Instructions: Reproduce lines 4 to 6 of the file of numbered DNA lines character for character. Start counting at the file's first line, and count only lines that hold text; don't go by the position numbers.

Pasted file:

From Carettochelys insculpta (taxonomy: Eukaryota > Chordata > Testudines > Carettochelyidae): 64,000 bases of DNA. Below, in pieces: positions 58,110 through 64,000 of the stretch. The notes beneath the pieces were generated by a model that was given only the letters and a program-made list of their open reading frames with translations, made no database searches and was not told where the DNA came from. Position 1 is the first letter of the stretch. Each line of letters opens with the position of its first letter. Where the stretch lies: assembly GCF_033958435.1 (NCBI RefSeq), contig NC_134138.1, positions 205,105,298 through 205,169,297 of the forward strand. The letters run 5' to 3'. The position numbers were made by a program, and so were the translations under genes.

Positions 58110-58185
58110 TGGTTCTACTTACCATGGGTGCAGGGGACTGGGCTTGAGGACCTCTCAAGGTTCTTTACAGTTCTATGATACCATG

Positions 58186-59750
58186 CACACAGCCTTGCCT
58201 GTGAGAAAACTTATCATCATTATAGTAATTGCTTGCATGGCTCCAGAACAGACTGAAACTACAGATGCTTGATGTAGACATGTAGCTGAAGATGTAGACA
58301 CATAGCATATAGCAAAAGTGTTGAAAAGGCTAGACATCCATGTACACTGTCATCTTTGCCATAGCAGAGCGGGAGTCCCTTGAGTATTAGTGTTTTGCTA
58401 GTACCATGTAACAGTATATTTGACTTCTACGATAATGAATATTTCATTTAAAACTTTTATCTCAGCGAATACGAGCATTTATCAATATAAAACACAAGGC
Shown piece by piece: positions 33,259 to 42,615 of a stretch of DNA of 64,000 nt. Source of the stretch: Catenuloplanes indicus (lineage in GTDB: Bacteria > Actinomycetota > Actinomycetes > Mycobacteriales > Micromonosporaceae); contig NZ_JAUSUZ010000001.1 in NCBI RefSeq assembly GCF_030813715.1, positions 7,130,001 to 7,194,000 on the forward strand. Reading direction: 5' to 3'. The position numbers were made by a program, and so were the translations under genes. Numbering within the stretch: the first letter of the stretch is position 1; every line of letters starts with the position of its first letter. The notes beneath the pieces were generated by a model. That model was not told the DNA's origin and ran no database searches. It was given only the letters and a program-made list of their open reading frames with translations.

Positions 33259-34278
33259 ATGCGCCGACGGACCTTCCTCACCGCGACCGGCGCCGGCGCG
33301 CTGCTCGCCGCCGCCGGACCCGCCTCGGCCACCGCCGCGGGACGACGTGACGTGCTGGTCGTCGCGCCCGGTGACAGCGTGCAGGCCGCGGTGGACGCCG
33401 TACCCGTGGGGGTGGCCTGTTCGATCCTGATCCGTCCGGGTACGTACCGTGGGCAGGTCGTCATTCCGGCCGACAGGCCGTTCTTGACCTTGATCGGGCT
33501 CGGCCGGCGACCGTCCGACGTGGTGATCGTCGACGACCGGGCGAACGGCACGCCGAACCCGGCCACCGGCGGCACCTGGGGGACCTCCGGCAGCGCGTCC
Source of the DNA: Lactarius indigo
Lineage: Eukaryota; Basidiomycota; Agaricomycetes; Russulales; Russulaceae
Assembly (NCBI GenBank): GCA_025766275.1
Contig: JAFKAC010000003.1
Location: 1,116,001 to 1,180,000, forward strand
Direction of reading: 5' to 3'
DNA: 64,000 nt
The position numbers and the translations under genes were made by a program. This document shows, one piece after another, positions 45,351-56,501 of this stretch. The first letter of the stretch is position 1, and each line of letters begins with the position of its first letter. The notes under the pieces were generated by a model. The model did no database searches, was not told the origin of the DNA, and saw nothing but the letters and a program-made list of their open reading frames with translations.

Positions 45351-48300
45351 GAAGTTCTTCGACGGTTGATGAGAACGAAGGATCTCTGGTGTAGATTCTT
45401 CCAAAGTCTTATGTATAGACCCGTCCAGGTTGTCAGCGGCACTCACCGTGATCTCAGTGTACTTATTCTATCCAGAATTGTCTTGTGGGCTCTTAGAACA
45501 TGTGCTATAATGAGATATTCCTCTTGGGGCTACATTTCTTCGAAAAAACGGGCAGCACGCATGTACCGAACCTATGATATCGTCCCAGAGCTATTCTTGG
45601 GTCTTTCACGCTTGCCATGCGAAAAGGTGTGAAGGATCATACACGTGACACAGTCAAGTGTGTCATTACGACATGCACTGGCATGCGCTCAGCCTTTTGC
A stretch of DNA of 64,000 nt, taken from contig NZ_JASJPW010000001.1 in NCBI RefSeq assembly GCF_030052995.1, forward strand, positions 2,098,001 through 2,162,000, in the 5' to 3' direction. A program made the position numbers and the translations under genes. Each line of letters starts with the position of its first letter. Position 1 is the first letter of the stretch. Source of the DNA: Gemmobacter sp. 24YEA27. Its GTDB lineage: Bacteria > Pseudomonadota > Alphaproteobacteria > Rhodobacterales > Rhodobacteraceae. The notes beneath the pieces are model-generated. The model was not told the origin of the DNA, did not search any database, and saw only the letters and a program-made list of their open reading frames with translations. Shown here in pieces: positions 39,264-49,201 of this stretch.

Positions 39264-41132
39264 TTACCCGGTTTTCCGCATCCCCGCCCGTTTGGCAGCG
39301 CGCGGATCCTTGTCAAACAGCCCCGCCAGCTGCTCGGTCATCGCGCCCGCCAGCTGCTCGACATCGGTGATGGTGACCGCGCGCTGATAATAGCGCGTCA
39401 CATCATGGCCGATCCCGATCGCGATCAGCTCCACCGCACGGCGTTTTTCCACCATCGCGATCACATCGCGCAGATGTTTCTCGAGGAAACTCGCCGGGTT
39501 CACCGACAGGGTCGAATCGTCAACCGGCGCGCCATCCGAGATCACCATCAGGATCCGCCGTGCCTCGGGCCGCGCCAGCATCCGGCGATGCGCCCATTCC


Positions 58186-59750
58186 CACACAGCCTTGCCT
58201 GTGAGAAAACTTATCATCATTATAGTAATTGCTTGCATGGCTCCAGAACAGACTGAAACTACAGATGCTTGATGTAGACATGTAGCTGAAGATGTAGACA